While catching up with the former RadeonHD developer in Darmstadt, Egbert and I of course were chatting about the open-source Radeon work -- both past and future work. While the SUSE employee is no longer directly involved with the open-source AMD Linux work, there is hope going forward into the next calendar year.
Aside from the performance being dramatically slower when using the open-source Radeon Linux driver rather than the binary-only AMD Catalyst driver, there's also issues in terms of features (UVD video acceleration, CrossFire, power management / dynamic re-clocking, etc). The feature parity is slowly being reached. Another issue has been new hardware enablement in terms of when new GPUs are launched with invasive architectural changes, i.e. the Radeon HD 7000 "Southern Islands" series that still are not supported in a usable open-source state for 3D.
Right now the open-source Radeon support is good enough if you're using an ATI/AMD graphics processor that's a few generations old and aren't into performance-intensive OpenGL3/4-needing demanding workloads or need any other functionality not supported by the open-source DRM/KMS + Gallium3D Linux driver stack.
As some hope for the future, below are some comments made by AMD's John Bridgman within the Phoronix Forums just a few weeks ago.
"The open source driver stack has picked up support for 9 years of hardware introductions in less than 5 years, with the 10th (SI) pretty close. New hardware already has launch time support when the GPU architecture doesn't change drastically (Ontario, Llano and Trinity for example) and by next year should have launch time support even on new GPU cores."
This is interesting, so hopefully the Radeon HD 8000 series will see good launch-day support. However, the HD 8000 "Sea Islands" series isn't likely to be a radically different architecture compared to GCN. And yes, there was launch-day support for AMD Trinity APUs, but the kernel / Mesa requirements aren't met by default in modern Linux distributions such as Ubuntu 12.04 -- meaning no "out of the box" support and manually needing to toy with the kernel and Mesa.
"None of this is news (and it's not obvious at all if you sample over a shorter period), it's just steady progress over 4-5 years and includes major improvements to the common code from Intel, Red Hat and community developers. Once we are done catching up with our hardware development and proprietary driver work (probably another year) we should be able to spend relatively more time on features / performance and relatively less time chasing new hardware."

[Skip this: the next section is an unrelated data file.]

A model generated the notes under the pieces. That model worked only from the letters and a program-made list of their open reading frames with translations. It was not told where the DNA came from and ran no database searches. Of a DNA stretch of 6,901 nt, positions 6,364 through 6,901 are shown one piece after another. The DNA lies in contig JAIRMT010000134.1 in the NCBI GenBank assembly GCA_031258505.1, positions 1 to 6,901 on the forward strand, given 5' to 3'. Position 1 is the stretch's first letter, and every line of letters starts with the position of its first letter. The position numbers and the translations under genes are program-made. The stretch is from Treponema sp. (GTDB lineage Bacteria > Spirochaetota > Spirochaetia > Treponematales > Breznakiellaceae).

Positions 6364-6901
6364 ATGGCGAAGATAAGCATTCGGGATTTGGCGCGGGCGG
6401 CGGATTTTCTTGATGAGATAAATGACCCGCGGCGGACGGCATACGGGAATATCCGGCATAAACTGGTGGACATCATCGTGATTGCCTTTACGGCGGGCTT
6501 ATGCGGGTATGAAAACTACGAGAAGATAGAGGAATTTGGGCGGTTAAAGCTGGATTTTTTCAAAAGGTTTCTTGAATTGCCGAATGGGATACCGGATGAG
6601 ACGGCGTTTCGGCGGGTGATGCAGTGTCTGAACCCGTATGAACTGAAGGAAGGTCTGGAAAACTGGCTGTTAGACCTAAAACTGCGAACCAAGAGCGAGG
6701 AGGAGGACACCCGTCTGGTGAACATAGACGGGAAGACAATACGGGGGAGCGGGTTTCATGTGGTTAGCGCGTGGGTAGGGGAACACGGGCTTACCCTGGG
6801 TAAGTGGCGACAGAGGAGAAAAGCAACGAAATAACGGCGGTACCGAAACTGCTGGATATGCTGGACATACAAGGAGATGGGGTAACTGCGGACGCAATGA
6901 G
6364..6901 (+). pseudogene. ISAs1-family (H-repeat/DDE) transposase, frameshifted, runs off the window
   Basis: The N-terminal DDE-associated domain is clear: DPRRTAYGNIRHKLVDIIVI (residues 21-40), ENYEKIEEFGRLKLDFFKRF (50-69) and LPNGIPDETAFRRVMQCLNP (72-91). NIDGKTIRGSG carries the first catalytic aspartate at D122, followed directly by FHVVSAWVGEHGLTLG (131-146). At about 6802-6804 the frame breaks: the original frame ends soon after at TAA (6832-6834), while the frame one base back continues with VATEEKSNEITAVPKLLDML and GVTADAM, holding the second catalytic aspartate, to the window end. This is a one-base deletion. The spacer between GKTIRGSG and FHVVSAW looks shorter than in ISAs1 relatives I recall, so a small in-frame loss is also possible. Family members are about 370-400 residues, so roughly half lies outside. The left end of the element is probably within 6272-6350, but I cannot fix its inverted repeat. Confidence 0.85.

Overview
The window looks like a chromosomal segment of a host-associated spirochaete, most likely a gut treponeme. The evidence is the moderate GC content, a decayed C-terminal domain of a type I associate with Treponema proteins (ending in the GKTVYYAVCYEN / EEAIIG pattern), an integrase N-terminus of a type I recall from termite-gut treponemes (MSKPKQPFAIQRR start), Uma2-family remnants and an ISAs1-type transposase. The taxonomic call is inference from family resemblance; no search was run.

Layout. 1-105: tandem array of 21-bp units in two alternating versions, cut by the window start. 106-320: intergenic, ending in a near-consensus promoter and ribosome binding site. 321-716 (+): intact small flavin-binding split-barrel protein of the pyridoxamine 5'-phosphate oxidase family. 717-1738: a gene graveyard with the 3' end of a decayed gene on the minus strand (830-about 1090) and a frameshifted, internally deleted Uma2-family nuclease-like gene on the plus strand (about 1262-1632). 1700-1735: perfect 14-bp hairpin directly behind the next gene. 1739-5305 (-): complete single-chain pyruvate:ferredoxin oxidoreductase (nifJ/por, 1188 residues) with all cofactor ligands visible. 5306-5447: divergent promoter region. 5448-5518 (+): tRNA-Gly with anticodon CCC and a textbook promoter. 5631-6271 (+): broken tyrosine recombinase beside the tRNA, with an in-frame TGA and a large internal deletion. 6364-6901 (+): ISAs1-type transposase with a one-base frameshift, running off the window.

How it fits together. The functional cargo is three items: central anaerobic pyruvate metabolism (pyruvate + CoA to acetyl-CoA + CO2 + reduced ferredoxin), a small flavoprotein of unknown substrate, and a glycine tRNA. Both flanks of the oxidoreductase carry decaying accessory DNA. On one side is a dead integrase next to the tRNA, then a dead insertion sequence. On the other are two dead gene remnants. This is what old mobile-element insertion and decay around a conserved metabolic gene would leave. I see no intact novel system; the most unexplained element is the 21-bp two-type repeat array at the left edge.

The delta between the open and closed-source support is slowly closing, but at the same time there's still years of OpenGL catching up and fundamental features that have been around for years like PCI Express 2.0 is still not enabled (by default). OpenCL support is also only now on approach for landing. Radeon HDMI audio also isn't even enabled by default on modern kernels.
"It will get easier once open source driver development starts to happen at the same time as proprietary driver work and it becomes possible to use the big-ass RTL emulators to find out why the HW isn't behaving like we think it should. That's why we've focused so much on catching up with new HW."
When they are caught-up, yes, the open-source driver support for new generations of hardware should finally be developed in tandem with the closed-source Catalyst driver. Though in terms of the "big-ass RTL emulators" benefiting the open-source Radeon stack, evidently this has been a goal / TODO list item for several years. Egbert mentioned that even during the RadeonHD days that Bridgman was trying to gain access to the AMD emulators. (Note: the Intel open-source developers are already running on emulators when it comes to working on early hardware enablement.)
With the long post, Bridgman also doesn't recommend buying high-end AMD hardware if planning to use the open-source driver:
"I've said this a few times over the years so hopefully this won't come as a surprise, but I wouldn't be buying high end cards yet if I was only planning on using them with the open source drivers, even if I could magically run the Intel open source stack on AMD or NVidia hardware."
The Phoronix results also show that generally the low and mid-range AMD (and NVIDIA with Nouveau) graphics cards tend to perform the best relative to the official proprietary Linux graphics drivers.
"Intel could get shut down, or a meteor could fall on your home, or the NVidia driver team could be eaten by a pack of rabid weasels. Anything is possible, the question is what is likely. If anything I expect to see more developers working on the open source drivers in the future."
Of course, improvements aren't certain as anything could happen, but let's hope next year turns out better.